Monday, 12 November 2012

Recent Water Research Outings

It's about time I posted an update on my reservoir project; although there has been a lengthy pause on here since my visits to the Miaoli reservoirs (occassioned by other, more urgent distractions), I've been especially busy over the last couple of weeks down here in the south. First, I have managed to get my hands on much more information - technical and historical information - pertaining to four of the southern reservoirs, Agongdian, Baihe, Nanhua and Tseng-wen. However, some of this information cannot be published yet. Second, I've made some contacts in the Water Resources Agency who may be able to help me further down the line and found out a little about their future projects (including new plans for river management and plans for new reservoirs) for the south Taiwan area. Finally, I've been doing some more photography, so I'll stick some of these recent efforts up here whilst the work goes on...

This is the second of three pressure control stations for the pipeline by which Nanhua reservoir in Tainan county feeds water into Kaohsiung city; the pipe proceeds downhill from Nanhua reservoir for some 58km before reaching Kaohsiung city. This one is sited in the Neimen district of Kaohsiung county at an altitude of 114m above sea level and 66m below Nanhua reservoir. Some short distance behind this station lies a water control gate, which (a) diverts water underground to Agongdian reservoir in Gangshan and (b) appears to mark the approximate beginning of the Erjhen river which forms the natural boundary between Kaohsiung and Tainan. According to the map that I have, one of the new reservoirs will be located upstream on that river, which almost certainly means it will be just to the rear of this control station at what is now "wild boar lake".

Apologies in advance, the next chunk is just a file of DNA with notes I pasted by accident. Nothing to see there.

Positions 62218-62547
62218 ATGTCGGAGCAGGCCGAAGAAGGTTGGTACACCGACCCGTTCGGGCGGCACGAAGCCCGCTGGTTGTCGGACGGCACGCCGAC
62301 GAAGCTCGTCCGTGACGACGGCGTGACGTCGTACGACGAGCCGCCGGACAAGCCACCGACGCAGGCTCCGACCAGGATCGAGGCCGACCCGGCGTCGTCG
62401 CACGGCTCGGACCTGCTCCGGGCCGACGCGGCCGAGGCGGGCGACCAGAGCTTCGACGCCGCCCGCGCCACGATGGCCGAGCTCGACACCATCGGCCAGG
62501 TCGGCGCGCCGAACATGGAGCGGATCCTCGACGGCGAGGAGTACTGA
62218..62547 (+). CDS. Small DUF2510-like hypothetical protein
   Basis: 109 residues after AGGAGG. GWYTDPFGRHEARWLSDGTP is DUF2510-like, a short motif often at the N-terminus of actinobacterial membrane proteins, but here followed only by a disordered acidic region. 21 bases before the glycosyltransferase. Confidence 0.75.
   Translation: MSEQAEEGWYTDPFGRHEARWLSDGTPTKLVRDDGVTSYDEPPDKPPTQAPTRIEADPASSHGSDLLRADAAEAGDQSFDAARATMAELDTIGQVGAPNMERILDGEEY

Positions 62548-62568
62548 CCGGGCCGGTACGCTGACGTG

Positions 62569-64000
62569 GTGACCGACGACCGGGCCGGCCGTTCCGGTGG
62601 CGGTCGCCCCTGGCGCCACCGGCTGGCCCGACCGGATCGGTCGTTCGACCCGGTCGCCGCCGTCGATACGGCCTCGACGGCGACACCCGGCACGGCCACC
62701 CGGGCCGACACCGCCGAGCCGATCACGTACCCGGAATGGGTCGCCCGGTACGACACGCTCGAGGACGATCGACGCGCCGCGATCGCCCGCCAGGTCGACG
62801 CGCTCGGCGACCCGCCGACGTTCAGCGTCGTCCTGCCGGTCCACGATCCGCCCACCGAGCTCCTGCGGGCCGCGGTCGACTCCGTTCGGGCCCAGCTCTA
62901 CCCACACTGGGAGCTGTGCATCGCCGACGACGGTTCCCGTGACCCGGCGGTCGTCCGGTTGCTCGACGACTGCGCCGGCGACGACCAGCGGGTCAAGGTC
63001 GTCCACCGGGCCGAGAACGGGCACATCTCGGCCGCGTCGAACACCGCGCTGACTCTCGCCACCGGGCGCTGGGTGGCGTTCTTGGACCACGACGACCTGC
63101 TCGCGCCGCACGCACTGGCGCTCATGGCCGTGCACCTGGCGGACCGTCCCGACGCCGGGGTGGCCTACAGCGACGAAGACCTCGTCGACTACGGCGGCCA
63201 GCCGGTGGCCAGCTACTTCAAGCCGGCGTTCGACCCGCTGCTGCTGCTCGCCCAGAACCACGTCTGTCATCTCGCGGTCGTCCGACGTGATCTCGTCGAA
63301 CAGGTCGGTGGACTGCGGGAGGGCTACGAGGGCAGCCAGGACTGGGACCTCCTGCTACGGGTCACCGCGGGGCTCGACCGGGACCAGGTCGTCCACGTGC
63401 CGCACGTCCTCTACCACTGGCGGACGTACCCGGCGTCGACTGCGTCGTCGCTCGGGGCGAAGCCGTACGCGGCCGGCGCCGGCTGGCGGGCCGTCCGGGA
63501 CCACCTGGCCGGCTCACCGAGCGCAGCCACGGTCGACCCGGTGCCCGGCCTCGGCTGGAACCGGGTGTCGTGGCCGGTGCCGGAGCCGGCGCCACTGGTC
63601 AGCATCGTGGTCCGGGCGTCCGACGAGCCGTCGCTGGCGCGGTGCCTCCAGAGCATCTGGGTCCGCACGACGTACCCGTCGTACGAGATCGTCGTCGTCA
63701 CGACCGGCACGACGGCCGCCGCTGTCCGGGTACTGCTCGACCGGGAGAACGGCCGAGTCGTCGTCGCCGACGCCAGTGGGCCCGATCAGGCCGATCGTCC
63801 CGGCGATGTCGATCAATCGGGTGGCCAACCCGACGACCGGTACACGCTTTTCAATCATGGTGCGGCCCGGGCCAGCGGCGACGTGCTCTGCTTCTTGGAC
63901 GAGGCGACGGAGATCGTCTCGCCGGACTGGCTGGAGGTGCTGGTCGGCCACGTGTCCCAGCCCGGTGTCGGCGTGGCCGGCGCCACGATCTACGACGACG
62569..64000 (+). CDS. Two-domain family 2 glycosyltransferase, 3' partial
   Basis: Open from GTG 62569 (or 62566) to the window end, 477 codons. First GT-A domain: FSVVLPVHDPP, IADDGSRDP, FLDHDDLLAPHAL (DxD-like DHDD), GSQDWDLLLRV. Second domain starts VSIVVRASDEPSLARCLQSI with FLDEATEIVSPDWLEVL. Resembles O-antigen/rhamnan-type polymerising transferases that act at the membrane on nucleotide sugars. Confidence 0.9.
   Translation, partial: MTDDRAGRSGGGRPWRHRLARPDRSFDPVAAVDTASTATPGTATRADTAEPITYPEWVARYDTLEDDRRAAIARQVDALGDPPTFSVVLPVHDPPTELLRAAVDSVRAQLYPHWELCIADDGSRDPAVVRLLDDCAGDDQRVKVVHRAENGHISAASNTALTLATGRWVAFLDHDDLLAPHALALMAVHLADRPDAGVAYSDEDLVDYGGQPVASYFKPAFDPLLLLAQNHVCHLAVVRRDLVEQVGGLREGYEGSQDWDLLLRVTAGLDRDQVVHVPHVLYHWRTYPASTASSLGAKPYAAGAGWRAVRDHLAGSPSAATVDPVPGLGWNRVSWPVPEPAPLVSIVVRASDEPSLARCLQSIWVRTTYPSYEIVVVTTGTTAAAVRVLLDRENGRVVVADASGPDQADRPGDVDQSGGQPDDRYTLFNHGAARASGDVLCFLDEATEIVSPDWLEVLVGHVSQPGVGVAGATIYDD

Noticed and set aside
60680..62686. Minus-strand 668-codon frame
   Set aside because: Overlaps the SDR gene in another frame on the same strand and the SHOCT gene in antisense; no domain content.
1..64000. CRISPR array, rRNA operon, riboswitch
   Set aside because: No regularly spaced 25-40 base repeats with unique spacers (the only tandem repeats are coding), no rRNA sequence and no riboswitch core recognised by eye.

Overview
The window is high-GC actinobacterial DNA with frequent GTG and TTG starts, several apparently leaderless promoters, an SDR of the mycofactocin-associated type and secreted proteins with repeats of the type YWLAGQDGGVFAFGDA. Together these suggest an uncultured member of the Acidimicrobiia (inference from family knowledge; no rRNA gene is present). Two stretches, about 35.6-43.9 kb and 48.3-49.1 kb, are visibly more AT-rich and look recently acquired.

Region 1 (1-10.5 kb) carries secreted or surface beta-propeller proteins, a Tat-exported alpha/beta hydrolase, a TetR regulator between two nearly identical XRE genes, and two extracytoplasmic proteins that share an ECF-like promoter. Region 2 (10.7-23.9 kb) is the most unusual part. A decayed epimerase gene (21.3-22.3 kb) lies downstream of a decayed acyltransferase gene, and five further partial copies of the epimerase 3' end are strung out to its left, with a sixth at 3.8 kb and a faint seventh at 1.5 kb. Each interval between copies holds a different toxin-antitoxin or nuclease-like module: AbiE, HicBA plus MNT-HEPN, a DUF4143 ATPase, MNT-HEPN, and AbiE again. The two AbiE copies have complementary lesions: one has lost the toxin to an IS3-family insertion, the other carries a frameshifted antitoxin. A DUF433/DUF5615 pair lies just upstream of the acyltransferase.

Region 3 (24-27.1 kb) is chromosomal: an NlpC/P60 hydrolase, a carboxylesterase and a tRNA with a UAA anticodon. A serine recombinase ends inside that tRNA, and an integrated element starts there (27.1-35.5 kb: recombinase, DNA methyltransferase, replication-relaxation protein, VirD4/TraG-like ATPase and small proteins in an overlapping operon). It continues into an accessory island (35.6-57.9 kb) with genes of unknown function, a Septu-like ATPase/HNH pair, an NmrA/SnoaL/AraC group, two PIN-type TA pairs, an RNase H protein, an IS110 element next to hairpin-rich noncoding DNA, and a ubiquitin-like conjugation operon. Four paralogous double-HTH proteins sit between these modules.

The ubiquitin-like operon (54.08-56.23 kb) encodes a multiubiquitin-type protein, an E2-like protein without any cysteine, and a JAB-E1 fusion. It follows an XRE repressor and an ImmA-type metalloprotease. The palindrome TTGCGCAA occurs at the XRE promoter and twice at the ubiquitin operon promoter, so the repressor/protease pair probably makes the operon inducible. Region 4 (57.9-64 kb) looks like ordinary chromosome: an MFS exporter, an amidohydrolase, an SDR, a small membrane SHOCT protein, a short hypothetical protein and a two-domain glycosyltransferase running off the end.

One of eight concrete shoulders of the Kaoping river weir, which diverts water into a massive, thirteen-gate entrapment pen from whence it then passes through an initial filtration process and is then pumped out toward the Pingding treatment plant in nearby Dashu district. Just underground parallel to the Kaoping river runs the pipeline from Nanhua reservoir; the two pipelines - one from Nanhua and the other from the Kaoping river - converge to become one before feeding their water into the treatment plant.

A head-on view downstream toward the pump-house from a bridge across the entrapment gates. The three pumps on the right deliver water into the pumping house where a series of twelve pumps pressurize the water and send it uphill on its way to the Pingding treatment plant in Dashu. Below the pumping house there is a digger floating on the intake reservoir; it's job is to shift sediment toward the mouth of a vaccum pump which sucks it out at high pressure - notice the two black pipes snaking over the wall to the left.

The Kaoping river weir intake complex also includes a sluice channel that returns water to the river; a proportion of the intake water is filtered out in order to wash debris (e.g. broken tree branches and such) back out into the river and prevent it from clogging up the pumping system. Even so, plenty of silt still enters the intake reservoir (hence the aforementioned digger and pump system) and is thrown out at high pressure via the two pipes poking out of the wall to the right.